Lewis M. Brown
Solar Energy Research Institute
Mordhay Avron of the Weizmann Institute, Rehovot, Israel reported on the biotechnology of ß-carotene production in the unicellular alga Dunaliella bardawil. The production of this pigment was enhanced at high light intensity. Basic research on this organism has led to a successful industrial application. A new industry has emerged which produces and markets ß-carotene for its anti-cancer activity. A demand for ß-carotene from natural sources such as Dunaliella is supported by the research which indicates that the cisisomers from natural sources such as Dunaliella are more effective than the all-trans form as anti-cancer agents.
Lewis M. Brown of SERI (Golden, Colorado) reported that there are many other potential high value products that could be produced from microalgae in addition to ß-carotene. The biosynthesis of some of these may be enhanced by concentrated solar photons. It was also pointed out that concentrated solar photons have potential in the development of advanced photobioreactors that take advantage of flashing light or other considerations to increase product yield. The overall conclusion of the session was that this is a relatively unexplored area that would benefit from an infusion of research funds for development.
THE BIOTECHNOLOGY OF CULTIVATING DUNALIELLA RICH IN BETA CAROTENE: FROM BASIC RESEARCH TO INDUSTRIAL PRODUCTION
Wiezmann Institute of Science
The unicellular alga Dunaliella exists in several ill-defined species. In hypersaline lakes, the Dunaliella strain which predominates is often red, rather than green, in color, due to massive accumulation of a single pigment, beta-carotene. Of the many strains of the genus Dunaliella described, only two strains, Dunaliella bardawil and Dunaliella salina Teod., have been shown to possess the capacity to produce large amounts of beta-carotene, when cultivated under appropriate conditions. Electron micrographs of Dunaliella bardawil indicate that the massive amounts of beta-carotene are located in a large number of chloroplastic, lipoidal globules located in the interthylakoid space of the chloroplast. Under appropriate cultivation, more than 10% of the dry weight of D. bardawil is accounted for by beta-carotene.
The rate and extent of beta-carotene accumulation in D. bardawil is determined by the conditions under which it is cultivated. Under standard laboratory cultivation conditions, little beta-carotene is synthesized and the algae appear green in color. However, when the light intensity is increased much beyond the intensity required for normal growth, and when the rate of growth is limited, beta-carotene is accumulated to the highest levels.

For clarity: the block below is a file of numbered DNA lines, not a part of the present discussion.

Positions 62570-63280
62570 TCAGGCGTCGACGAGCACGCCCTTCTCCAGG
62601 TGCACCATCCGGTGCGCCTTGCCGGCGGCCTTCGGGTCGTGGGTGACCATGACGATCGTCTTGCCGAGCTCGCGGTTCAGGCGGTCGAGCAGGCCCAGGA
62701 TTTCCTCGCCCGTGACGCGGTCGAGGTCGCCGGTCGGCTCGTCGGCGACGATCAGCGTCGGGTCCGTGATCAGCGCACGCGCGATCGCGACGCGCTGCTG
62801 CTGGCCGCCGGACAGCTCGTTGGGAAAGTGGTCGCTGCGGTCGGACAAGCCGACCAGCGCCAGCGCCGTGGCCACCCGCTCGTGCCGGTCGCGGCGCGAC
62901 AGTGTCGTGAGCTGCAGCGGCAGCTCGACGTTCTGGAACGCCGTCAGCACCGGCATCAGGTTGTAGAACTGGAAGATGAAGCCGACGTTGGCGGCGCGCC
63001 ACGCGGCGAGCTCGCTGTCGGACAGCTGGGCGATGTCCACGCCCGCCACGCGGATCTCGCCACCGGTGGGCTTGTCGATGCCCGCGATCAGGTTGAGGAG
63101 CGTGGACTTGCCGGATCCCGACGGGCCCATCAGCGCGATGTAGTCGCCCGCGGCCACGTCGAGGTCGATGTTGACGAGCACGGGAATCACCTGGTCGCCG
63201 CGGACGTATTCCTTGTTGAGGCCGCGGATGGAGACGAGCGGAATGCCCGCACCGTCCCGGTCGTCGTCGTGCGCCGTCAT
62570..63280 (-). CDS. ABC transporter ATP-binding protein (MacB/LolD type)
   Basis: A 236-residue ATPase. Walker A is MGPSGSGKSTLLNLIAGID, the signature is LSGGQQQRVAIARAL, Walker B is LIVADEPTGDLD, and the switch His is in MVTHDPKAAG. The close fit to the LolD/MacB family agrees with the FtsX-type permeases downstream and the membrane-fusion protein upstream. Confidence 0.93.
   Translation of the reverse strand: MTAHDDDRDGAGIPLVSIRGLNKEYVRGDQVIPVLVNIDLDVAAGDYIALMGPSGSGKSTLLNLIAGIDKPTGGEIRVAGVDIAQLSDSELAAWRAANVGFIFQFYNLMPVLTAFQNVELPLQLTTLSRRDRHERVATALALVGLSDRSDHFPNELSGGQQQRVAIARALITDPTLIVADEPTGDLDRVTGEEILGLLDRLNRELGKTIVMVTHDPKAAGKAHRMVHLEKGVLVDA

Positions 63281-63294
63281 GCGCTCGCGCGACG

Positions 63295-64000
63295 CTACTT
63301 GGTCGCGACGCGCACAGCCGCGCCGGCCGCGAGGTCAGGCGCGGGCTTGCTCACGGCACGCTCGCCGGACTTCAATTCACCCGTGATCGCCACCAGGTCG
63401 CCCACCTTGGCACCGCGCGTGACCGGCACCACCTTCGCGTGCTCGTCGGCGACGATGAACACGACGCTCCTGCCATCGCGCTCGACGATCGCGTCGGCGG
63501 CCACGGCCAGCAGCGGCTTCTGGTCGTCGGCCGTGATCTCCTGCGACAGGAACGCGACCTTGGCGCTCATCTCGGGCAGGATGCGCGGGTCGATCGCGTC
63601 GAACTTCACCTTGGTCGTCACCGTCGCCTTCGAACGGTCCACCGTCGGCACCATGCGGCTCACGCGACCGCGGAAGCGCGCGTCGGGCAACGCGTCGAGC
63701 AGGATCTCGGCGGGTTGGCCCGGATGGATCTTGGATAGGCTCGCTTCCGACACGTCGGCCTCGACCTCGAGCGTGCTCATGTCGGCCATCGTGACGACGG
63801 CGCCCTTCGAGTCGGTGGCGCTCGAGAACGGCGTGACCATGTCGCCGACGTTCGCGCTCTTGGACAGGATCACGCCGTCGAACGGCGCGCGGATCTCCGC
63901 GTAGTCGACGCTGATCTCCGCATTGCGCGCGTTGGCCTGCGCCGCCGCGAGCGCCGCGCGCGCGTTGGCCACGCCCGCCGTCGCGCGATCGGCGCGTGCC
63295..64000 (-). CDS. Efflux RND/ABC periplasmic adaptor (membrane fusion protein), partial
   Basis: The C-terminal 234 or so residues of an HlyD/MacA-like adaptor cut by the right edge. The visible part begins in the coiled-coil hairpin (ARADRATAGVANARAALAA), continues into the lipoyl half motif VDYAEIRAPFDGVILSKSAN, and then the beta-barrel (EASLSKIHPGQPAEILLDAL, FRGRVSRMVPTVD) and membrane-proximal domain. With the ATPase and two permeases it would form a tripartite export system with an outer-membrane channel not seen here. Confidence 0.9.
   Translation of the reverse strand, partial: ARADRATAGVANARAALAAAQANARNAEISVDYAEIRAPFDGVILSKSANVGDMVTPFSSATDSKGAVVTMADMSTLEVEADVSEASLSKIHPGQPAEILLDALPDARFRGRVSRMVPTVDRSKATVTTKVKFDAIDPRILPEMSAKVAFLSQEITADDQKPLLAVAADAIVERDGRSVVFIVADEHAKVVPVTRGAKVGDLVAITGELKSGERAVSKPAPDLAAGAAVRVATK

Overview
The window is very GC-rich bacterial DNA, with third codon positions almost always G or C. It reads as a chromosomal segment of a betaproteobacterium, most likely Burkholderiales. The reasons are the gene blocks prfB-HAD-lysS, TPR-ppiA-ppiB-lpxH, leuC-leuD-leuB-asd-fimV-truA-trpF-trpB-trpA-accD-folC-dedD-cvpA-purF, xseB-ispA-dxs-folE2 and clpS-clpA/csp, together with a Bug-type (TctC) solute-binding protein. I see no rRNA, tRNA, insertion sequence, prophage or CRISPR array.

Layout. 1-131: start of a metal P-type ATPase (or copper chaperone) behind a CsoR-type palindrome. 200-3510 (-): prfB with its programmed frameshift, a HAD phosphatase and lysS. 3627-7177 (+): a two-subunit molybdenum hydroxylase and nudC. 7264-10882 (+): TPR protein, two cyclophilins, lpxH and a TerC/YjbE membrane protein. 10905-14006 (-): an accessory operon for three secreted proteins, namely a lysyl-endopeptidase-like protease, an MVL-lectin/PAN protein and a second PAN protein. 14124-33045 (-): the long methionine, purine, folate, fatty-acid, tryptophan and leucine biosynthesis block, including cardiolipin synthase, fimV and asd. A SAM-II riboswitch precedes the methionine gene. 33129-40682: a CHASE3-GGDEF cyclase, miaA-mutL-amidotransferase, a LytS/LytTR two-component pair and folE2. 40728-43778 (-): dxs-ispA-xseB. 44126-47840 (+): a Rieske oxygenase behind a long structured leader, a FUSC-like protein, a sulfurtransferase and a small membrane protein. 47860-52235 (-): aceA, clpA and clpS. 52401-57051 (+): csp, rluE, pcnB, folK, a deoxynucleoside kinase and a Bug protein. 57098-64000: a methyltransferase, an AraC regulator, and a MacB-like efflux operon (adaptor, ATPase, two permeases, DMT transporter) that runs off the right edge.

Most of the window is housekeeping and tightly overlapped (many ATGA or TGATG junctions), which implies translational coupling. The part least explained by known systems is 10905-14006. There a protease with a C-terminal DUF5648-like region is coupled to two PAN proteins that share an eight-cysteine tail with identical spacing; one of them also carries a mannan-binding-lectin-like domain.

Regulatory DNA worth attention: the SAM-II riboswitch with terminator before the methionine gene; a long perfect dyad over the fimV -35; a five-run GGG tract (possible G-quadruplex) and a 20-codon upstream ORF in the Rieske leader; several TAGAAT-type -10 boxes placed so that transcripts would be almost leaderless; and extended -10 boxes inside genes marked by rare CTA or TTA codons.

Beta-Carotene accumulation protects against the deleterious effects of high-intensity irradiation. Thus, strains which do not accumulate beta-carotene, or beta-carotene-poor D. bardawil die when exposed to high irradiation under limiting growth conditions, while beta-carotene-rich D. bardawil survive under the same conditions. This may explain the previously mentioned predominance of D. bardawil or D. salina Teod. over green strains of Dunaliella in some saline lakes in nature, where low concentrations of algae are exposed to high solar irradiation under nutrient-limiting conditions.
The ability of selected strains of Dunaliella to produce beta-carotene by photosynthetic conversion of CO2 stimulated research aimed at probing the possible industrial production of this commercially valuable product. Since these algae grow at high salinity in a complete inorganic medium, few, if any, natural competitors and predators interfere with large-scale cultivation. Furthermore, the lack of a cell wall makes this alga, in contrast with most, easily digestible by most animal species.
Indeed, large-scale cultivation of Dunaliella is carried out today in Israel, in the United States, and in Australia for the commercial production of an algal meal rich in beta-carotene, purified beta-carotene, and other natural products.
Beta-carotene has been used both as a food coloring agent and as a source of vitamin A in animal feed. Adding dry Dunaliella or an extract of the algae high in beta-carotene to a vitamin A deficient chick diet indeed showed that it is an excellent source of the vitamin and, in addition, a yolk-color enhancing agent.
Recent epidemiological and oncological studies suggest that normal to high levels of beta-carotene in the body may protect against cancer development in humans. The studies provide evidence that people with above average beta-carotene intakes have a lower incidence of several types of cancer[5–7].
Natural beta-carotene, as found in D. bardawil and in many fruits and vegetables, contains about 50% of all-trans beta-carotene, with the rest
composed of a few other beta-carotene isomers[8,9]. It has not been resolved at present whether the beneficial effects of beta-carotene in the diet are correlated with this variability. However, it is clear that the beta-carotene isomer mixture, as present in Dunaliella , accumulated to a much larger extent in the liver of chicks and rats than the synthetic 99% all-trans beta-carotene, which presently accounts for most of the commercially available product.